By Chris Cook

EnergyCoin – smart subsidy

January 31, 2018 - 12:22

A wise person once said: “You don't know what you've got until it's gone”. But the extraordinary scenes on Sunday in the Majlis in respect of Iran's budget due to the subsidy question reminded me of the converse saying: “You don't know what you haven't got until you see it”.

The Fintech boom

In the same way that the Dot Com bubble of internet ventures saw a cloud of apparent wealth appear only to evaporate, so it is that a flood of new investment is creating a new and global Financial Technology (Fintech) industry.

But what has completely caught the world's imagination is the wave of new Coin instruments giving to investors an entirely new way to pour money into exciting new ventures with the prospect of extraordinary profits in a very short time. Iran's Central Bank has so far very wisely discouraged Iranian Fintech ventures from straying into this regulatory minefield.

However, Iran's friendly competitors in the oil world have not been so careful. In Venezuela we see President Maduro launching a Petro crypto currency based in some way on oil in an attempt to raise investment, while President Putin’s Russia and numerous other nations consider state e-currencies. Meanwhile literally hundreds of Coins apparently based on energy spring up like weeds to compete with each other.

The problem with Coins

The problem with the current wave of Coins as currency is firstly, that some – such as Bitcoin are based on an economic assumption that in order to be valuable in exchange a Coin needs only to be scarce. In fact, as currency becomes a scarcer and increasingly valuable asset, so it becomes increasingly useless in payment, as people tend to hoard it.

Secondly, the legal design of other Coins is such that they have no enforceable legal claim over any asset and their value is therefore purely subjective.

In reality, anyone will accept a Coin as currency in exchange for value if he knows he can use it later to pay for something useful. So it is possible to imagine a TehranCoin which is accepted in payment because it may be used in Tehran towards payment for (say) 1 Riyal's worth of accommodation (an everyday need) or other  fruits of land use, such as food.

But the most generally acceptable Coin (independent of location) is an EnergyCoin which is returnable in payment for energy use.


Energy comes in many forms, but not every form is useful to the average person. Very few people have a use for energy in its raw form such as oil, gas, electricity, or even fuels such as gasoline. Most people use energy as a service, such as heat or cooling, transport/mobility, light and radio waves. So in order to be acceptable to the average Tehrani an EnergyCoin must be returnable (alongside Riyals) in payment for such utility services.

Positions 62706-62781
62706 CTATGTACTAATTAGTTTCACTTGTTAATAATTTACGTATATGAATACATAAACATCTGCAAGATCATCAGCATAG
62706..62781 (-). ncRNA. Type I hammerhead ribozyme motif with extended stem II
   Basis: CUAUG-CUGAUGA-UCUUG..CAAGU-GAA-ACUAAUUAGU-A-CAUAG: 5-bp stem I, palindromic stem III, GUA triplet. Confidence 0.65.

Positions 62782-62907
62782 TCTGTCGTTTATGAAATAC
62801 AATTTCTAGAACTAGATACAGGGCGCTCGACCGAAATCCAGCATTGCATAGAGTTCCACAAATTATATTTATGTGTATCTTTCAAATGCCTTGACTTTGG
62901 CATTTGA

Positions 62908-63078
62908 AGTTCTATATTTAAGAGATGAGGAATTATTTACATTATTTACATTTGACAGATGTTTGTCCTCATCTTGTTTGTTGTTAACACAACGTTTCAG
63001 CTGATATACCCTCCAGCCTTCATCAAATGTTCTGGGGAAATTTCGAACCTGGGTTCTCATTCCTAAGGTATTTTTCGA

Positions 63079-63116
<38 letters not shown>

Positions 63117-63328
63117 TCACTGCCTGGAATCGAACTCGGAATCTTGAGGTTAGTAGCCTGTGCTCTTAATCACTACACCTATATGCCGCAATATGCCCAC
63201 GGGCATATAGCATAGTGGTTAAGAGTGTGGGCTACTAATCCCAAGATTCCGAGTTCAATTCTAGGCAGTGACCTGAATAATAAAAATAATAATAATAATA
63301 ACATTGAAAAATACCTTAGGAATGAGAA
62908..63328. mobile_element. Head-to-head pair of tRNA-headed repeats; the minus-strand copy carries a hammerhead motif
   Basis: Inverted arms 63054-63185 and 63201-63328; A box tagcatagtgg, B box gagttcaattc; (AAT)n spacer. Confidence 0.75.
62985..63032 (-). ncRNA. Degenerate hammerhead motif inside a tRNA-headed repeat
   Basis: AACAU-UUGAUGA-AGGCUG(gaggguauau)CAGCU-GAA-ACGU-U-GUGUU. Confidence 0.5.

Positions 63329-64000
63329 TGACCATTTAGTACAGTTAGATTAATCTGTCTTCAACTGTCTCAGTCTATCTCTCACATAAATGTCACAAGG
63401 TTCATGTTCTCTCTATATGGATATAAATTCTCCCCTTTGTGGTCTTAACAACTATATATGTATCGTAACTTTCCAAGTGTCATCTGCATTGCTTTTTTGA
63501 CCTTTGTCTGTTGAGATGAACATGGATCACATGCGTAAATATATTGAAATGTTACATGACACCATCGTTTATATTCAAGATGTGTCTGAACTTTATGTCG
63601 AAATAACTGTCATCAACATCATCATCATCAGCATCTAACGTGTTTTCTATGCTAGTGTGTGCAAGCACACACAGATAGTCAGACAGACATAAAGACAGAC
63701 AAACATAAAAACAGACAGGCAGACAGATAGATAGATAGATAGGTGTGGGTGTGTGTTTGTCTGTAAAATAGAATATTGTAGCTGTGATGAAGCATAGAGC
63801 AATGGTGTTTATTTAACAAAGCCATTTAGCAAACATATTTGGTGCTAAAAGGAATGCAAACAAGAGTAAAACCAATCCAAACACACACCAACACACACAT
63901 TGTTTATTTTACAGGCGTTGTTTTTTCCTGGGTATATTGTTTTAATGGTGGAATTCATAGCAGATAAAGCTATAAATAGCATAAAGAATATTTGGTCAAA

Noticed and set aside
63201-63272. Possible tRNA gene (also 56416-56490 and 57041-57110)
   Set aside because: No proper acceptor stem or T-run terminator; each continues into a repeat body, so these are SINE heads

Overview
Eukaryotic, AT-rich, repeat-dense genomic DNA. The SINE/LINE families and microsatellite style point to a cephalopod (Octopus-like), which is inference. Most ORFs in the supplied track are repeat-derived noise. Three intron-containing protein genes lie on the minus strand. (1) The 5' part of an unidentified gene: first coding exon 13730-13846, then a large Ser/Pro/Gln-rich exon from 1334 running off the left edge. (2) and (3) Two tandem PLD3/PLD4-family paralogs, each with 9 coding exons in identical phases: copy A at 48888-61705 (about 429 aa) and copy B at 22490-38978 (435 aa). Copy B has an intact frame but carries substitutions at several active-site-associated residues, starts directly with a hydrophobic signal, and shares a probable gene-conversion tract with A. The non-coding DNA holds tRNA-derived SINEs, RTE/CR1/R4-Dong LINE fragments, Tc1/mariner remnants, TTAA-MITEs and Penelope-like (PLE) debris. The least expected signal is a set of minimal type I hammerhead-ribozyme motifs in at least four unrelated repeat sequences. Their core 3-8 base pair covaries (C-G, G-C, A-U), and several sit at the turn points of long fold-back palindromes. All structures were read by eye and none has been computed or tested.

Why then should Tehranis trust such Coins? The answer is that EnergyCoins would be issued transparently by energy companies under professional management and with supervision by Iran's Central Bank as Monetary Authority. EnergyCoins will then be accepted by transport & energy utilities in payment, because these utilities in turn will be able to return them in payment for fuel to (say) NIOC.

Smart subsidies

My recommendation to the Majlis Committee examining this subject is to convene an EnergyCoin Commission including business experts from the Education & Research Institute-Iran Chamber of Commerce, Industries, Mines & Agriculture (private sector) , monetary experts from the Central Bank, energy experts such as from the Research Institute for Energy Management & Planning (RIEMP-public and academic sector) of Tehran University, and finally, international experts in ICT and legal design including Petro Scotland - the founders of the Caspian Energy Grid.

This EnergyCoin proposal is as follows: firstly, to raise a levy or tax on all carbon fuels, beginning with a small levy and gradually increasing the levy over time until Iran's domestic prices are equivalent to the highest in the world, such as in Norway – another major oil producer.

This will result in the collection in a Central Bank account of an increasing Energy Pool fund in Riyals. Then an Energy Dividend of EnergyCoins will be issued to all Iranians which will be available to pay for domestic energy and transport.

As a result, the domestic element of a wave of investment in new and energy efficient infrastructure may now be funded by the Central Bank by Riyals from the Energy Pool. International investment will be invited through Smart Swaps: so use of new and efficient power generation may be supplied as a service to NIOC with gas savings shared. Or car producers could be invited to supply mobility as a service, with the use of the car fleet swapped for Iran's oil and gas.

The list is long of opportunities for energy efficiency produced by the intellectual Fifth Fuel which Iran possesses in abundance. 

So to conclude, in line with Iran’s resilient economy policy (creating jobs and manufacturing in Iran), Caspian Energy Grid founders would be pleased to assist the Majlis in their task of budget scrutiny and economic policy development in any way possible, and believe that the EnergyCoin proposal offers a way for Iran, and fellow major producers such as Qatar and Russia to collaborate in this crucial policy leading to introduction of a new international EnergyCoin clearing union and platform.

Chris Cook is a former director of the International Petroleum Exchange. He is now a strategic market consultant, entrepreneur and commentator. He is also a senior research fellow at University College London and Director of Petro Scotland.

Leave a Comment

0 + 0 =